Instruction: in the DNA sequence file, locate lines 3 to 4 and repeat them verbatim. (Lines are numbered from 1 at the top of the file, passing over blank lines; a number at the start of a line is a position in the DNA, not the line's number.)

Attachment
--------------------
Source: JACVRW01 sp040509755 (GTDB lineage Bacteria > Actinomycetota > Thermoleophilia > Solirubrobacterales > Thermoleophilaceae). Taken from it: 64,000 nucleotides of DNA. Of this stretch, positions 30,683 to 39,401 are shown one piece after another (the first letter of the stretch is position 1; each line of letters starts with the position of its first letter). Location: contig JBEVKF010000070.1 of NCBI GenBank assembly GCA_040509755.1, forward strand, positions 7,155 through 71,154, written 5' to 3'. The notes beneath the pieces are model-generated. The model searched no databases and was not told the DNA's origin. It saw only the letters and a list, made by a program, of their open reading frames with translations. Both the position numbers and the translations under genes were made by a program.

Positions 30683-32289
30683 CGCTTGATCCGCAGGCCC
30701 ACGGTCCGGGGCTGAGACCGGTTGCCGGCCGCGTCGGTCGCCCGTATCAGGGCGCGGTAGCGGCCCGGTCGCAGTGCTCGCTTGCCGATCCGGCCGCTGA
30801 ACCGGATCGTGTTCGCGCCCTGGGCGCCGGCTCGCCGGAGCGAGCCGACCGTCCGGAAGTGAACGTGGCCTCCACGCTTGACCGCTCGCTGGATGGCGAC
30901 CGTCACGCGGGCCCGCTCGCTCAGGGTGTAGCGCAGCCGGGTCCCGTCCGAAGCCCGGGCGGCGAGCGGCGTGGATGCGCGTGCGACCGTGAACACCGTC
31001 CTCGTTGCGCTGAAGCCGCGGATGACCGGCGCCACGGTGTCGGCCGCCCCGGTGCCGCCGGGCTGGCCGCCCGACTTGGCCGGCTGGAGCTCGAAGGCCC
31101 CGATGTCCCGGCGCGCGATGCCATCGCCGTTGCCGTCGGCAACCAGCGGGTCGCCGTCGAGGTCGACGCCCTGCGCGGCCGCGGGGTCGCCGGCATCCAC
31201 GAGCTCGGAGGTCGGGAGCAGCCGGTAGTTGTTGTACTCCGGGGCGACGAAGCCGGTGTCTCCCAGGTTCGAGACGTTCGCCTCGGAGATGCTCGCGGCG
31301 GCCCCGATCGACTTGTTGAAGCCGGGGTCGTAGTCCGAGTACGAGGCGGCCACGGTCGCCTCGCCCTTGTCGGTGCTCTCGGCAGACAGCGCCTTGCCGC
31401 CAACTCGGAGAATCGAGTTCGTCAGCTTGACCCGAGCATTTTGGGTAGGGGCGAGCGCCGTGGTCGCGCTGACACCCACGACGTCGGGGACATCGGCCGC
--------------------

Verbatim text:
30683 CGCTTGATCCGCAGGCCC
30701 ACGGTCCGGGGCTGAGACCGGTTGCCGGCCGCGTCGGTCGCCCGTATCAGGGCGCGGTAGCGGCCCGGTCGCAGTGCTCGCTTGCCGATCCGGCCGCTGA